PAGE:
Zambia’s mining sector is facing scrutiny over its reliance on foreign investment, with stakeholders urging the government to ensure that pledges are not simply public relations stunts. President Hakainde Hichilema recently announced that the country had seen a rise in investment from $3.3bn to $5.2bn in the past year, due to various pledges, including a $150m investment by Kobold Metals into the Mingomba mine.
However, Professor Owen Sichone, head of the Independent Centre for Copperbelt Studies, a think tank, has warned of the dangers of not tracking such pledges. He cited previous examples, such as RAMCOZ Mine in Luanshya and Vedanta Mineral Resources, where promises of investment have not been fulfilled. In the case of Vedanta, the company promised to pay $25m, but only did so using proceeds from Zambia’s own copper exports.
Professor Sichone argued that good neo-liberals, like Chile, have refused to privatise CODECO because they recognise that tax-evading private companies do not fund development, while every state needs money for defence, security, education, health, and climate change survival. He added that after 30 years of private sector-led economic growth in Zambia, it is only the state’s obligation to protect citizens, as there is a lack of a social contract between Zambian citizens and private investors or foreign aid workers.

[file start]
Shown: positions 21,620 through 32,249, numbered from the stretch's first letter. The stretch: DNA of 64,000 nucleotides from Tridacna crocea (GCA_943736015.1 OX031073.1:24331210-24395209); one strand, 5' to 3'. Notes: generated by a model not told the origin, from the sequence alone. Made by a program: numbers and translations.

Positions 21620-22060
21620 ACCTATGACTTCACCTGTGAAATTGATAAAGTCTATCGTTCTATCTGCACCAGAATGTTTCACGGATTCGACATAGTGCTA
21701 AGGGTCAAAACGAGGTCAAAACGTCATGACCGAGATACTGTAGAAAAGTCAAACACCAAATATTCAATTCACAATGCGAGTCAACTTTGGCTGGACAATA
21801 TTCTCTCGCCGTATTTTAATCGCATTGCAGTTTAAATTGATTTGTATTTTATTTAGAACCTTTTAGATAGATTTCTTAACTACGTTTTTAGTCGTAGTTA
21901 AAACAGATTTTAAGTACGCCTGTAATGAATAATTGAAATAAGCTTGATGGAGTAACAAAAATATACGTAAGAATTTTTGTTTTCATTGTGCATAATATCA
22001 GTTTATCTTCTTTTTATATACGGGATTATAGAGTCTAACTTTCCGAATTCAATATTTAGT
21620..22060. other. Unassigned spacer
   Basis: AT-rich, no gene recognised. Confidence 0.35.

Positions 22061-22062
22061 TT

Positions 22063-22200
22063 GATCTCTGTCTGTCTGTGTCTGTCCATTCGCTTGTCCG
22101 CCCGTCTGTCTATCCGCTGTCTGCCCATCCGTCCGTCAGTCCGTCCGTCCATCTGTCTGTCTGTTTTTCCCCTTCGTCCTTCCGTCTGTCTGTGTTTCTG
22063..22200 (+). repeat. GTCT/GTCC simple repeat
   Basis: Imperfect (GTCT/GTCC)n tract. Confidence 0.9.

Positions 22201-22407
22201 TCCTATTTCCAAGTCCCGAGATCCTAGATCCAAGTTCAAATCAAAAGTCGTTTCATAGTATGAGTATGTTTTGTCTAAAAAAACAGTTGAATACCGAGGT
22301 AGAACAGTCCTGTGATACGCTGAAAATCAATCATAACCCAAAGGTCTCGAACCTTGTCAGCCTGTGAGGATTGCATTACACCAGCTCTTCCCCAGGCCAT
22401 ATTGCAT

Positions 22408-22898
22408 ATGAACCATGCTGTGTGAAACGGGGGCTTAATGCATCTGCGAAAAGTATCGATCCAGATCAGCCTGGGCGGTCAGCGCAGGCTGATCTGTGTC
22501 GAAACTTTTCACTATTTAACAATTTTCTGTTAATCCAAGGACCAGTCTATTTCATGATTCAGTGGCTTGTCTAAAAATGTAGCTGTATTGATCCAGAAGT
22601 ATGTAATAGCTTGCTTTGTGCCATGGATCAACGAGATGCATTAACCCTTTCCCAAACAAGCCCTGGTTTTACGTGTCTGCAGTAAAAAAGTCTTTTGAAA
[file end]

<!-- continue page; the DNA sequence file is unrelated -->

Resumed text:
The opposition Leadership Movement (LM) has also raised concerns about Zambia’s reliance on foreign investment. The party’s president, Dr. Richard Silumbe, said that successive governments in Zambia have operated under a colonial mentality and have kept the country stuck with the notion that it needs foreigners and their capital to run the mines, rather than relying on its own human capital.
Dr. Silumbe argued that foreign investors will continue to declare losses while exploiting the country’s resources without benefit to Zambians, and suggested that the country should receive 75% of the profits from mineral proceeds, rather than just taxes. He also recommended that Zambia should consistently audit copper production levels, ensure that all mineral transactions are conducted through the Bank of Zambia, and prioritise local control of assets over foreign-controlled operations.